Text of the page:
Anyone who's ever made a mixtape or grew up playing a favorite song so often you wore out a cassette tape can appreciate the work that Lou Ottens did in the 1960s.
His team was responsible for the compact cassette tape system and followed that up by working on compact discs. Ottens, who died March 6, maintained all he did was come up with the idea. It was other engineers and designers who made it happen, he said.
But an interesting thing I discovered while writing about him is that cassettes are not simply a bit of nostalgia. In fact, National Audio Co. Inc. of Springfield, Mo. — the only U.S. maker of cassettes — says demand is increasing.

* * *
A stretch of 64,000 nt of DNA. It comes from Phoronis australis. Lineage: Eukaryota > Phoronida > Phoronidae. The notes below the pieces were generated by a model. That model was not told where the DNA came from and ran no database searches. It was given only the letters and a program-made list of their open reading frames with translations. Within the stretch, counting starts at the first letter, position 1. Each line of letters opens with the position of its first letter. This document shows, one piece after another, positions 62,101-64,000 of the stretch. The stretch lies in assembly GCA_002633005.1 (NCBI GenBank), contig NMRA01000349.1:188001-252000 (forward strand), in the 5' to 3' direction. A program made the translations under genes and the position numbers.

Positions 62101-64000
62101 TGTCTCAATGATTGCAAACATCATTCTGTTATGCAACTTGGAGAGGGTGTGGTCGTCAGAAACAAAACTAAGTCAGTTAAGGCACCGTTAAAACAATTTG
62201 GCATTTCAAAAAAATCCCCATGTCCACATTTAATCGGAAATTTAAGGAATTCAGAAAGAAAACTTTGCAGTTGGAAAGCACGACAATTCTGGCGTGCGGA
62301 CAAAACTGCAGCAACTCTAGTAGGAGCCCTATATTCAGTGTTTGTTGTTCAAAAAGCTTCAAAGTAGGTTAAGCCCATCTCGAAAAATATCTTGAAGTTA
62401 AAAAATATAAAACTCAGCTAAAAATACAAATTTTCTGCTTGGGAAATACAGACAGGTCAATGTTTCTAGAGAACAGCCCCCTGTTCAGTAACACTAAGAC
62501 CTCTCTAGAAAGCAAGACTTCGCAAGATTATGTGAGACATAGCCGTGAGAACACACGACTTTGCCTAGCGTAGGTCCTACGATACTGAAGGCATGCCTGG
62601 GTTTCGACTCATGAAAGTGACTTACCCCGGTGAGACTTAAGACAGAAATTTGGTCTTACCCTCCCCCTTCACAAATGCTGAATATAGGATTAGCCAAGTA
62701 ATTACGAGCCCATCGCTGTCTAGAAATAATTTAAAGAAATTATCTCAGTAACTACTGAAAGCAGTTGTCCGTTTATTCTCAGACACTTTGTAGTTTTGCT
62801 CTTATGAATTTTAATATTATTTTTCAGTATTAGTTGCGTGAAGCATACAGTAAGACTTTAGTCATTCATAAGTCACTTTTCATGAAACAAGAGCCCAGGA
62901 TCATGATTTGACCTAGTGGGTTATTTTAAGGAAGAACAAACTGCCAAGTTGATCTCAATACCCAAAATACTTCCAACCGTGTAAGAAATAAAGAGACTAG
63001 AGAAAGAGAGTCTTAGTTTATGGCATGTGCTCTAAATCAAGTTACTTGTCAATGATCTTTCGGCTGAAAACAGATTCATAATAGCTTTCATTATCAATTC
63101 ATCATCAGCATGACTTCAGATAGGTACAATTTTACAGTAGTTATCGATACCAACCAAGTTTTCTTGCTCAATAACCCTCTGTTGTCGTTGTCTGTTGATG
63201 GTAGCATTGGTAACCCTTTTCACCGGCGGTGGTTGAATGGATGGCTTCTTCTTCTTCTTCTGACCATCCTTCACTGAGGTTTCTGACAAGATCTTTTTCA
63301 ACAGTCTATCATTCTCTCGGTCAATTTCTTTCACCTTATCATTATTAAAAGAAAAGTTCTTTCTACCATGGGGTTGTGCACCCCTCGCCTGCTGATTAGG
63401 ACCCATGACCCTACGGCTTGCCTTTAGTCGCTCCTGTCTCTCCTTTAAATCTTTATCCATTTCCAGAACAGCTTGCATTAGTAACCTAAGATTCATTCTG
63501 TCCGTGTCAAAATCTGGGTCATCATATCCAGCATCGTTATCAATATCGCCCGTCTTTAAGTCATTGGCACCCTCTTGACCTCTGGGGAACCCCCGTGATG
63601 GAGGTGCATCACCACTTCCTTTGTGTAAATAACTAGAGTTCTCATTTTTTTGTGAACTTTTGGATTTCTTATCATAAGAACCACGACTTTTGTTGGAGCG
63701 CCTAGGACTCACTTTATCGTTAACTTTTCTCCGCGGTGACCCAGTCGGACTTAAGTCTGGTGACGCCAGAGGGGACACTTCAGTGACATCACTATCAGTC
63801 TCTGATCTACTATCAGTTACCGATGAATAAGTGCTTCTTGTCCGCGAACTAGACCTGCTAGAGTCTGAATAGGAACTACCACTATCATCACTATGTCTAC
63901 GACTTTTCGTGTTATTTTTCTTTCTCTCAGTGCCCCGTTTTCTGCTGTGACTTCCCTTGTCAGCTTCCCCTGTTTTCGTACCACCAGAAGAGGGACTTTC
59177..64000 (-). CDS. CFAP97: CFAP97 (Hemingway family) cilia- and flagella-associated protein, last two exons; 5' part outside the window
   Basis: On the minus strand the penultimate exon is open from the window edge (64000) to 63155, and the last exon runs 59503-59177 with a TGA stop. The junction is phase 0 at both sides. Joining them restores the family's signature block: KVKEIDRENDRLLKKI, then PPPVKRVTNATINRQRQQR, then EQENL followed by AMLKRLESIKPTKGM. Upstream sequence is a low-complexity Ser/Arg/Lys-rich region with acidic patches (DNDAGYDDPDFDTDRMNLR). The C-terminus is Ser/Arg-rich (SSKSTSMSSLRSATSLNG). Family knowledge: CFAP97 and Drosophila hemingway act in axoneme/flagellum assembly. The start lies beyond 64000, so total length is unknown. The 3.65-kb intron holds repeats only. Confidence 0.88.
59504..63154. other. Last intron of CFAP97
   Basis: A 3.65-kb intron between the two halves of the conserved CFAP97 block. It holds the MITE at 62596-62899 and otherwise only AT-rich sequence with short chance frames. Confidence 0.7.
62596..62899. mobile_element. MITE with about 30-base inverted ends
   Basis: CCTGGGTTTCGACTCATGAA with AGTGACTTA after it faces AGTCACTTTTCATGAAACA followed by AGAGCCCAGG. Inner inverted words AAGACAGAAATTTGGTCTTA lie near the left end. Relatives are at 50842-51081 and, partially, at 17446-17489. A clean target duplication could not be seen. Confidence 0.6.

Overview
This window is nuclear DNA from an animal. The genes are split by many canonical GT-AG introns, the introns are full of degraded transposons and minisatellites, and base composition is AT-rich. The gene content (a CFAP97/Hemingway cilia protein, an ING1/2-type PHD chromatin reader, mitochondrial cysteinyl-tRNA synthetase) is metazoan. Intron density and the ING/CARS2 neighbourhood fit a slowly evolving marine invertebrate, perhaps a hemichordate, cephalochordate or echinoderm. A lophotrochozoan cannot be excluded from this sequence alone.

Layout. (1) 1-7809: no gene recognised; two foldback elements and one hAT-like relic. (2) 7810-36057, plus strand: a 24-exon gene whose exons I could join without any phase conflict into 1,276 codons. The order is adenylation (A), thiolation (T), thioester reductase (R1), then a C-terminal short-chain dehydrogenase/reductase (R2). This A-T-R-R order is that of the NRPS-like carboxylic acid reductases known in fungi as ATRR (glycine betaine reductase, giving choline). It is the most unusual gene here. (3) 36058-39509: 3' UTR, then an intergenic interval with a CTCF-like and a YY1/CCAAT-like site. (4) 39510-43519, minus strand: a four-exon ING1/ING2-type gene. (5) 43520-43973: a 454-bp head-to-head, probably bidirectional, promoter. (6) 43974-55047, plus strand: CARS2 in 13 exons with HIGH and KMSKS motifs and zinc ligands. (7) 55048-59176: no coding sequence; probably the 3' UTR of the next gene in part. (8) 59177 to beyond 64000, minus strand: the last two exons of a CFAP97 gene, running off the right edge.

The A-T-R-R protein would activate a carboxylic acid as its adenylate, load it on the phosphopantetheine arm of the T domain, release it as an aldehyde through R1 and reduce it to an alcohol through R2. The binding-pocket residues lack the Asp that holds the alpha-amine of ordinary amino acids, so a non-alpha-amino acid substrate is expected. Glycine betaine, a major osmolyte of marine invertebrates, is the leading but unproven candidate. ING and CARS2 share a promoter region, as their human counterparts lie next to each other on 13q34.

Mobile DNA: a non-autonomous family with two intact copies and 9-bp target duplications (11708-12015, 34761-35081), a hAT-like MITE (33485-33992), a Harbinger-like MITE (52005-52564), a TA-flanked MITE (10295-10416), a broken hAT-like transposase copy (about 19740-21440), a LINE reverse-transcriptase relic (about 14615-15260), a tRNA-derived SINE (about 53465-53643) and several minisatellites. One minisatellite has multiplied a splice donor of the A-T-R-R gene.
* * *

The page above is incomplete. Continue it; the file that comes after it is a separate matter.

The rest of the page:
In 2018, National Audio said it was making 10 million cassettes per year, going through 20,000 feet of polyurethane film for tapes each minute.
The company bought used equipment from former suppliers to create its own manufacturing lines when other firms weren't interested in supplying cassettes.
The continuing interest, co-owner Steve Stepp told the Springfield News-Leader, is driven by fans' preference for a "warmer" tone of analog audio vs. the crisp sound of digital recordings.